Sunday, July 07, 2019

How do they do it?

As I returned from my 2 mile lakefront walk this morning, I had heard and seen a lot of dogs.  Two of the cutest were the labs, one black and one chocolate, tied at the bike rack and staring at the restroom door in the pavilion. Anxious for their person to reappear with her/his love, acceptance and snacks.  At the corner of 3rd and Poplar dogs in different houses, opposite corners, felt the need to arouse the household just in case I tried to invade.  Young dogs, old dogs, puppies, pretty, ugly and those in training.

But the ones who puzzle me aren’t the dogs necessarily, but my neighbors. She’s late 70s, and he’s in his 80s.  They bought the house across the street about 5 years ago after many years of renting, and they are delightful, helpful neighbors. She makes the most wonderful peach cobbler. She brings me books to read which she has enjoyed.  However, it is a small house and they have a lot of company.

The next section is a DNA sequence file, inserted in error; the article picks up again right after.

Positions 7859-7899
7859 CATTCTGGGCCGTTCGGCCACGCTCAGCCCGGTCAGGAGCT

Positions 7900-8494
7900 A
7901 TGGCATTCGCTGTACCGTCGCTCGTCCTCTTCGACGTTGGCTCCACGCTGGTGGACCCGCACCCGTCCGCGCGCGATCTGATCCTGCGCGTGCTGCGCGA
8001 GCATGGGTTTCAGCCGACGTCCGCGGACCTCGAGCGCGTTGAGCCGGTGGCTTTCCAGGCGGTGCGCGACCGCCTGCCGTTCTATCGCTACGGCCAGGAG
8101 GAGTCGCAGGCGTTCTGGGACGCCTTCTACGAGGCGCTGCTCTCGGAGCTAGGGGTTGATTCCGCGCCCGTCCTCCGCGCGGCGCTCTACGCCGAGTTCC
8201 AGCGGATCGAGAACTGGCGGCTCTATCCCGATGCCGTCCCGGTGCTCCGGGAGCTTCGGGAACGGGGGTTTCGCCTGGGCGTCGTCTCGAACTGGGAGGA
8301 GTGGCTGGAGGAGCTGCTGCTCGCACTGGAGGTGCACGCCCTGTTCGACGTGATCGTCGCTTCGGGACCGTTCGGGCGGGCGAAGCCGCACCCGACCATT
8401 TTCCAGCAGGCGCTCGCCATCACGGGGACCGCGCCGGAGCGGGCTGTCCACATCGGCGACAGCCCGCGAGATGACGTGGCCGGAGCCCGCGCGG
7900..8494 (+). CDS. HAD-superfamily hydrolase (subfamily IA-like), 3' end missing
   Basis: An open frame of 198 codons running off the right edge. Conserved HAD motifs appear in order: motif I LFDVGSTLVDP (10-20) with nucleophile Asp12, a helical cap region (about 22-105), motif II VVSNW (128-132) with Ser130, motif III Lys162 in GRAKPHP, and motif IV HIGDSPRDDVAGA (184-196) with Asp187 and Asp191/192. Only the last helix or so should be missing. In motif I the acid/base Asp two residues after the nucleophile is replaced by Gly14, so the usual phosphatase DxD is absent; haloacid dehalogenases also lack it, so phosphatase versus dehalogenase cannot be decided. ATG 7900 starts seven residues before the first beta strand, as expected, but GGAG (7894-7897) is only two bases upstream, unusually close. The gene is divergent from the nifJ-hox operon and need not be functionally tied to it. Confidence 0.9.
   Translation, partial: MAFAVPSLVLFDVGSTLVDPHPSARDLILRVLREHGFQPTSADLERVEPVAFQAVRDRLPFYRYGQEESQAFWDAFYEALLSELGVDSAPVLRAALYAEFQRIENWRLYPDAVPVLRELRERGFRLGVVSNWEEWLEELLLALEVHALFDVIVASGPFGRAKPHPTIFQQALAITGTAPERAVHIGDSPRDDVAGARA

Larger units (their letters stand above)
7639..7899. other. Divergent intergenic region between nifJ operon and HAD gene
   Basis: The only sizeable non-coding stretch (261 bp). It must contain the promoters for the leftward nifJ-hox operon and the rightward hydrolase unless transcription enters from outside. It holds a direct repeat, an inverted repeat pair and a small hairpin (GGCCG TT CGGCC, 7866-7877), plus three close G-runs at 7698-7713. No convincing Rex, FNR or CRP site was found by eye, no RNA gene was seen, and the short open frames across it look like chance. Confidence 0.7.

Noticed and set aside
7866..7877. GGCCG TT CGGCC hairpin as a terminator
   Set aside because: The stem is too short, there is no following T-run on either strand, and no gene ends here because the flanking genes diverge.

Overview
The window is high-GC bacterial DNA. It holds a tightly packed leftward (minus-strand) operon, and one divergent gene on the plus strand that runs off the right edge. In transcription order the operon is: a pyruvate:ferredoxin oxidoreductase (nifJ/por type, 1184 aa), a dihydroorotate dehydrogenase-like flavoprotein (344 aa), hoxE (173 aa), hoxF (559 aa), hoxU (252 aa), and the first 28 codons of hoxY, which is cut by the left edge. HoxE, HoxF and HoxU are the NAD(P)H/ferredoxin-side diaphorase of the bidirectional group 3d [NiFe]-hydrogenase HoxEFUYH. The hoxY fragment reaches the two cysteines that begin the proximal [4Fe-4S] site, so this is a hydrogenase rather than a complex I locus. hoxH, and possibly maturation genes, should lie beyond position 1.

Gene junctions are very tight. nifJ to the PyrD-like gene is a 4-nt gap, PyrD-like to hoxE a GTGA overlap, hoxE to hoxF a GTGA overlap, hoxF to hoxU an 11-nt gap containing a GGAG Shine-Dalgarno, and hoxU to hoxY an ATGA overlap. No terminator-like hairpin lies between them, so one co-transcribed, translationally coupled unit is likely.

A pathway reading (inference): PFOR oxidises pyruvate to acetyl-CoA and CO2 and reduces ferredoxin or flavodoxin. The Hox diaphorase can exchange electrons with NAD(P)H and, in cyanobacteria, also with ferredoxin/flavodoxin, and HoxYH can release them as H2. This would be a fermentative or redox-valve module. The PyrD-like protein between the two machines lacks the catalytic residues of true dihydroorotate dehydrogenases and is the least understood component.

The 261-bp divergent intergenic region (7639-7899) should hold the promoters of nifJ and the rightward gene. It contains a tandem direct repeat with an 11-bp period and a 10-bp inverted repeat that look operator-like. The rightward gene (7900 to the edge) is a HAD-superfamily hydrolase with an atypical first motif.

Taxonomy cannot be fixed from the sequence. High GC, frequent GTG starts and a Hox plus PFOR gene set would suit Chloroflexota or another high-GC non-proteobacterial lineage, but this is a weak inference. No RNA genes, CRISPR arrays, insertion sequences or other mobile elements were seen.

In addition to their own dog, their guests have at least 3, I think.  Plus all the people, four of whom seem to be teen-agers—their grandchildren plus their friends.  Cars, boats, bikes, floats, towels, etc.

We’ve been alone since 1986. I think that much company and that many dogs (one year they had a chicken, and maybe a pet pig), is something one needs to grow in to gradually. Or God has granted them a measure of patience we don’t have.

As I returned from my 2 mile lakefront walk, the largest dog visiting my neighbors—looks like a cross between a standard poodle and Great Dane—began to bark.  It was about 7 a.m.

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